Before you can answer this question let's address a number of other issues first.
All of us are drawn to the guitar for many reasons and objectives. For most, it's safe to say, the desire to play for our own benefit is the primary reason for investing the many hours it takes to become proficient. It is an avocation; a fun way to challenge yourself. We have no intentions of playing the instrument in front of a group or in a group. If we do, it is invariably around the fireplace, campsite or at the church social. Others truly do wish to become good enough to participate in a group and look to incremental income as a gage of how well they are doing. Finally, some are determined to play the best music halls in the country or rock stadiums throughout the world. Which is it for you?
The learning process itself can dictate the approach you take regarding training. I venture to say that most who are intrigued by the guitar start by learning a few chords to determine if this is something they want to continue. Today, those chords and how to form them, more often than not, come from the internet in the form of tabs or videos. You should determine if self training is for you. Look into your past. Do you tend to go it alone when learning new skills or procedures? Do you have the self discipline to push yourself past plateaus?
There certainly is not a lack of self proclaimed guitar teachers/instructors on the internet these days. Don't get me wrong. Many of these guitarists are quite accomplished and capable. In fact, some have created very ingenious methods of using video techniques to assist the viewer while trying to replicate the chord or riff being demonstrated. That said this approach requires the student to apply themselves. Remember, there is no instructor feedback only a one way communication. Do you find that you need feedback while learning something new?
For most guitarists, having the ability to successfully play enough chords to entertain themselves and a few others is sufficient. We all know that with 4-5 chords under your belt, you have access to thousands of songs many of which are very recognizable to the listener. But for some, that is just not enough. They want to understand the theory involved. Understanding the underpinnings music is important to them. How to read music, recognize keys, etc. is part of becoming a well rounded guitarist and musician, in their mind. If you are this type of person, are you able to drill down into the "technicalities" of music theory? Do you have the motivation and resources to do this on your own? Is it wise to consider doing so? Is music instruction part of your future interests?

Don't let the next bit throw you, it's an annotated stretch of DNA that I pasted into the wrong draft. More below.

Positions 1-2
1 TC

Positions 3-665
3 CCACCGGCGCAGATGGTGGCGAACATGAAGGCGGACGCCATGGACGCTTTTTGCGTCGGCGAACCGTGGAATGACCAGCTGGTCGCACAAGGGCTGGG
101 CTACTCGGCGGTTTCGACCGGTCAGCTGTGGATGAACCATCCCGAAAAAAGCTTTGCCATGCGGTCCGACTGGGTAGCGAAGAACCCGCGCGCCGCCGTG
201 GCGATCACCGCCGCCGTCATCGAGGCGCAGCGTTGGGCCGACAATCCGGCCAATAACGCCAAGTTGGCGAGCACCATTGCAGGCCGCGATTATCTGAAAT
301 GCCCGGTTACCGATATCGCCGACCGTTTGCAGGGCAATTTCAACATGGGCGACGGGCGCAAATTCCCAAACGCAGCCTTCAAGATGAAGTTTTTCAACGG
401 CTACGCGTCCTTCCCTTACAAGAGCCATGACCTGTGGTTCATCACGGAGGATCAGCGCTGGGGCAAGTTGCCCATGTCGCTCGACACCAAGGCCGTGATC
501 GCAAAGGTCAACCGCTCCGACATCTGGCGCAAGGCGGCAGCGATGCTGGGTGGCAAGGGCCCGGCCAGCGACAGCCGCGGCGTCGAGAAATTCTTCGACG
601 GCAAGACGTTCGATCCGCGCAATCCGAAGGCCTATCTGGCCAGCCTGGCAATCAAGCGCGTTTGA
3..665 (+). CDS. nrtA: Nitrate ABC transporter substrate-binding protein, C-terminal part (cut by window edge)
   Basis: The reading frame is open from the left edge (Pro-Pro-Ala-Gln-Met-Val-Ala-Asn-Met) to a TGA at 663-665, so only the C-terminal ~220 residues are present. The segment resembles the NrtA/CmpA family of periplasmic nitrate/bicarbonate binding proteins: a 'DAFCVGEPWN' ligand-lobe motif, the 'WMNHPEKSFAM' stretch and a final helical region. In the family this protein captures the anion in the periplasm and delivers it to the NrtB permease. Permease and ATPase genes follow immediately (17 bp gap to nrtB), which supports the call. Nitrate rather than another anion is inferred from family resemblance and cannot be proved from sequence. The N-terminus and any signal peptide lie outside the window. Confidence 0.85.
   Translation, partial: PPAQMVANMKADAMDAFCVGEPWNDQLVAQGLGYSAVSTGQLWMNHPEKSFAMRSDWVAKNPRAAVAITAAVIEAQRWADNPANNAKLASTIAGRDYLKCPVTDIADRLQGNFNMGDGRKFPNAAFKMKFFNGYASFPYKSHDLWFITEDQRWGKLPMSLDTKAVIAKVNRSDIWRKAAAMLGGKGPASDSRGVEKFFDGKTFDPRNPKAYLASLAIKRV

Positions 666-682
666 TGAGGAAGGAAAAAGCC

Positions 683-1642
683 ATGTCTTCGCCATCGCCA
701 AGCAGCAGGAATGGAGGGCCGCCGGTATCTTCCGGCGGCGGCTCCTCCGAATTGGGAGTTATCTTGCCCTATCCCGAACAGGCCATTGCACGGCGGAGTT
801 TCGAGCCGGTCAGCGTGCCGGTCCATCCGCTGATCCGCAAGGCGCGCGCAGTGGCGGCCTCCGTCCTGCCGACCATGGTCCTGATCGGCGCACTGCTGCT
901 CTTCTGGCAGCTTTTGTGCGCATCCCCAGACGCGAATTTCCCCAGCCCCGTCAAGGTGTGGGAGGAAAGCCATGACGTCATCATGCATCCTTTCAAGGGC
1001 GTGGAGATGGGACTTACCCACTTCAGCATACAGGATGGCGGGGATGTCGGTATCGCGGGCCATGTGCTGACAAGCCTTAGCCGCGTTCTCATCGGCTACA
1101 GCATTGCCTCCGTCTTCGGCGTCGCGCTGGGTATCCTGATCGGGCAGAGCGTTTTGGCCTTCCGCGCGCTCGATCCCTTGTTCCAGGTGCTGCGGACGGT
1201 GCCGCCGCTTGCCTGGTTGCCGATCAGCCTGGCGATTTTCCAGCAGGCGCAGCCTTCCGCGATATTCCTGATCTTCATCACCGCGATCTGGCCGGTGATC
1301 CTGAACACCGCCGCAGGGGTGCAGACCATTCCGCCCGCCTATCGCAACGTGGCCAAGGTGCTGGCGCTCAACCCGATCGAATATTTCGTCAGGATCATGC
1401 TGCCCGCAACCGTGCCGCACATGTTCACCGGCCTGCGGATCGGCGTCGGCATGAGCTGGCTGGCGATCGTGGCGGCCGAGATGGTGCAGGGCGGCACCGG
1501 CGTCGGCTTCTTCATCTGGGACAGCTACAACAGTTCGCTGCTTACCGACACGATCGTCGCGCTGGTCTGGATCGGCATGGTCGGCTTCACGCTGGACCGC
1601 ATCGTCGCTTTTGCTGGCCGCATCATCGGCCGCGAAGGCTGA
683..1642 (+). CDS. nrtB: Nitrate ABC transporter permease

A wonderful aspect of playing guitar today is the availability of fine instruments at very reasonable prices. That means that for very little cash outlay, a student can begin the learning process without significant financial hardship. Talk to an aspiring piano player for the opposite view of this issue. In addition, an incredible amount of virtually free training information, written and in video format is available via the internet, especially vehicles such as YouTube, etc. Do you have the resources to pursue music training beyond these sources and for a fee? It is important to answer this question honestly since so many students find that shortly after choosing a music teacher, the expense becomes an issue. Remember, music instructors not only have a right to expect proper payment for their knowledge but truly deserve the fees that they require.
So, is a music teacher the best way for you to learn guitar?
Well, if you are determined to become the best player possible, in the shortest time; may not have the needed self discipline necessary or inclination to self train; music theory is considered essential and you have the resources to pay for your needs, then, yes, you should seek a music teacher/instructor. That is not to say to you should abandon the wealth of knowledge and tools available elsewhere to compliment this process.